The Museum of London documents the history of London from prehistoric to modern times. The museum is located on London Wall, close to the Barbican Centre.
The Museum of London Docklands is a museum on the Isle of Dogs, east London that tells the history of London's River Thames and the growth of Docklands.
Learn about City Now City Future, the Museum of London's first ever year-long season, exploring the future of urban life.
Read the final travelogue of a Georgian tourist in London.
What was this mystery object used for? Can you tell the real story from plausible lies?
What does a medieval saint have to do with the Crossrail tunnel beneath London?
Explore the stories of the world's greatest city and uncover the hidden treasures of our collections.
We have a range of items that are popular that you may be interested in
From Doctors & Dissection to Christina Broom and from Sherlock Holmes to Crime Museum Uncovered, we have items you can buy associated with our past and present exhibitions
We have a range of books on offer telling the stories about London, from our own publications to those published by other significant historical figures
Turn of the century London was the world's busiest port
By 1880, London docks were a hub for world trade. Until the outbreak of the Second World War, the sheds and warehouses that lined the river Thames housed every conceivable commodity.
In 1889, the port of London was paralysed by a huge strike by the dockworkers. This banner commemorates the victory of the 100,000 striking stevedores - a milestone in labour history.
This golden Lonsdale Belt was won by bantamweight boxing champion Johnny Brown, a working-class sporting hero who grew up and lived in London's East End.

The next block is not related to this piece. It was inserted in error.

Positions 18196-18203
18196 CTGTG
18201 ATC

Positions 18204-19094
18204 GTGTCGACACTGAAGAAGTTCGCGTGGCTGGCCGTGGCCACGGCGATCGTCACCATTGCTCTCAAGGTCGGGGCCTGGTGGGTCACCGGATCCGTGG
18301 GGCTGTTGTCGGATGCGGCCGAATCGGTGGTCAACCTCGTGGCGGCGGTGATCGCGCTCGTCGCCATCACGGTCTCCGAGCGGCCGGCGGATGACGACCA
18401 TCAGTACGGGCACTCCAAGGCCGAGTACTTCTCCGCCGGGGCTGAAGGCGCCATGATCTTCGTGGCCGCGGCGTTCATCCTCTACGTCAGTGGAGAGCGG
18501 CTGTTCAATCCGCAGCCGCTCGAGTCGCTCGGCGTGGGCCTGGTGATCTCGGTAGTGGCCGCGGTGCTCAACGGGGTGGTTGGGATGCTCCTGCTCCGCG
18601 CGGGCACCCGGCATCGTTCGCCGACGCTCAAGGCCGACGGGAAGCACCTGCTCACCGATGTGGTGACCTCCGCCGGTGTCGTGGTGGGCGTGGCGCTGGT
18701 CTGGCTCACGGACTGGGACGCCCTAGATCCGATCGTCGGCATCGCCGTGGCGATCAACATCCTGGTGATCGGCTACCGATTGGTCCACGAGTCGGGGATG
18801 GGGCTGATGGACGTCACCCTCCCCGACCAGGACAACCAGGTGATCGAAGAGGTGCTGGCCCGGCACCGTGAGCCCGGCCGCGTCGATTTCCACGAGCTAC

Elephant tusks, here being loaded into a London warehouse, were just one of the thousands of rare cargoes imported by the docks. © PLA collection.
This image shows the wooden staves being removed from a hogshead of tobacco before it was weighed. Royal Victoria Dock was the heart of the port's tobacco trade. © PLA collection.
Wines and spirits were imported into the London docks in barrels. Specialist bottling facilities including labelling, corking and fitting foil to the top of the bottles.
These members of the Port of London police force were undertaking their annual life-saving practice at the West India Docks. © PLA collection.
Customs officers had to check all the goods unloaded on the docks to levy the appropriate import duty. They worked from sheds like this one, built inside the quayside warehouses.
This figure of a "Turkoman"- meaning someone from Turkey- stood outside a London shop, stood outside a London grocer’s shop, advertising coffee imported from Turkey.
This is a dock sample cabinet with an amazing variety of different commodities. If a stray cargo was dropped on the quayside, the sample cabinet would be used to identify the commodity.
London imported a bewildering variety of objects. Can you identify some of them by scent alone? Look out for spices, woods, tobacco and tar.
The gallery is open during the museum's normal hours:
The gallery is on the second floor and can be accessed by lift.
Free drop-in handling sessions every day
Plan your visit
Spaces available to hire in Museum of London Docklands
Find out more
The Port and River archive tracks the history of London's docks
Explore the collection